People like to find any reason that your success isn't justifiable, so they'll search for little things, like you don't work out enough, or sleep enough, or eat regularly enough — when of course they can't and don't know if that's a) true or b) just a matter of differing preference (as mentioned before). You decide what you carve out time for in your day. Nobody else can tell you what's right.

Not Settling – Even If That Makes Other People Feel Insecure

If people want to call you stuck up and crazy and all those other mean words we've grown to associate with The Worst Kind Of Girl, let them. Normal people have normal lives. You don't need to be sorry about the ways you refuse to settle, and how that makes other people feel about the ways they're settling in their own lives.

What Their Dreams Are

Whether it's to be the CEO of a burgeoning Fortune 500 or a mom and wife by 26, that's your call to make. Dreams aren't only worthwhile in proportion to how unattainable they seem to other people.

How And Where They Receive Help

People like to downplay success if, god forbid, someone has a supportive significant other, or received some sort of mentoring from an esteemed someone-or-other, or hires someone to take care of their basic needs so they can focus on other things. Everybody has help, in myriads of unseen ways: behind every successful professional is usually a family member holding it down (ehem, basically the fate women were bound to up until recently). There's no shame in the Surviving However I Can game. Play your cards wisely.

Taking Time For Themselves

It's funny, because unless women are actively doing something that benefits someone else, it's not seen as justifiably "wasted" time. If it's two hours at a birthday brunch, great, but if it's two hours in bed doing nothing but scrolling through articles on your phone, you have guilt, because you "should be doing more."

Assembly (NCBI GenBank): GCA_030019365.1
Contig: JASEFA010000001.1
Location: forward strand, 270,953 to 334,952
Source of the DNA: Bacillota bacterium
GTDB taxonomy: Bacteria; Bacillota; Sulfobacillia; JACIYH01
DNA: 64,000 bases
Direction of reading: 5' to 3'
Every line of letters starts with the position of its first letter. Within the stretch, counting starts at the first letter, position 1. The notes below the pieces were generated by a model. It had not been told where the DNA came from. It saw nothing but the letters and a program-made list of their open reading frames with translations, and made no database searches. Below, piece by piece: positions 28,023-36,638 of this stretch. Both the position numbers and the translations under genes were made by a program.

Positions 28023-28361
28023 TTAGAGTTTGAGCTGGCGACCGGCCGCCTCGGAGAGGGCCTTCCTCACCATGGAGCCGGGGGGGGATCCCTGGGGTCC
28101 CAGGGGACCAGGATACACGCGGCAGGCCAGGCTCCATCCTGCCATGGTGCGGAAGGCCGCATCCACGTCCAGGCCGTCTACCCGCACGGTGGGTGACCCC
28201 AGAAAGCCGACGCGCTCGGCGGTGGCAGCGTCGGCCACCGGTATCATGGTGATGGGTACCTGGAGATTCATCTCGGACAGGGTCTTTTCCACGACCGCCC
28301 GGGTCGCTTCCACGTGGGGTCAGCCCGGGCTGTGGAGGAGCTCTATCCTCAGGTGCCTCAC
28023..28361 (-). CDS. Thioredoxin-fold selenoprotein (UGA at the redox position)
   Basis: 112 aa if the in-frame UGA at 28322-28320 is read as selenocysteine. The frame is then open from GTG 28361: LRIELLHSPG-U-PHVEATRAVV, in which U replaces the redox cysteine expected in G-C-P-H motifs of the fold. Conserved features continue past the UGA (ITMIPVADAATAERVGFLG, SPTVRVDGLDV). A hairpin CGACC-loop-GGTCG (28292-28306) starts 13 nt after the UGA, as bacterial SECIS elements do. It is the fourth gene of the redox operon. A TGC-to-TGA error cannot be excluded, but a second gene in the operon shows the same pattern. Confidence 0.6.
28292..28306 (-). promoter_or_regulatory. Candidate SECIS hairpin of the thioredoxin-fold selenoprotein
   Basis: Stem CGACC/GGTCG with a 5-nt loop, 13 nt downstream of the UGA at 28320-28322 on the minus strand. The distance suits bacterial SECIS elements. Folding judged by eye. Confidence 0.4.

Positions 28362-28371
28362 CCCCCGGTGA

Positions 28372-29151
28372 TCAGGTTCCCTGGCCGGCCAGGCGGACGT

Being Feminine

Many women feel as though they have to be masculine to be successful. In fact, many female leaders embody masculine traits to do just that. It's fierce and difficult but ultimately so, so worth it to be both traditionally feminine and yet non-traditionally ambitious. It's not something many women feel comfortable doing, but it's a belief system we must break eventually.

Not Having All The Answers

We only accept confident, ambitious women if their rationales and justifications make sense to us. We only nod and say "good for you" if the explanations behind why they do what they do seem feasible. But it doesn't have to be this way. You don't have to have all the answers, or know what you indefinitely want, or where you're headed, to be ambitious and successful and not have people on your back about forging your own path, even if you haven't completely mapped out where it may lead. (All the best things start like that anyway.)

However They Choose To Express Their Confidence To The World

Whether it's sexy selfies or proud statuses or just an air of sunglass-wearing-stiletto-stomping-ripped-jeans-still-feeling-powerfully-hot confidence, ambitious women know they can't adopt other people's insecurities as their own — which is especially difficult to realize, when all other people do is project them onto you.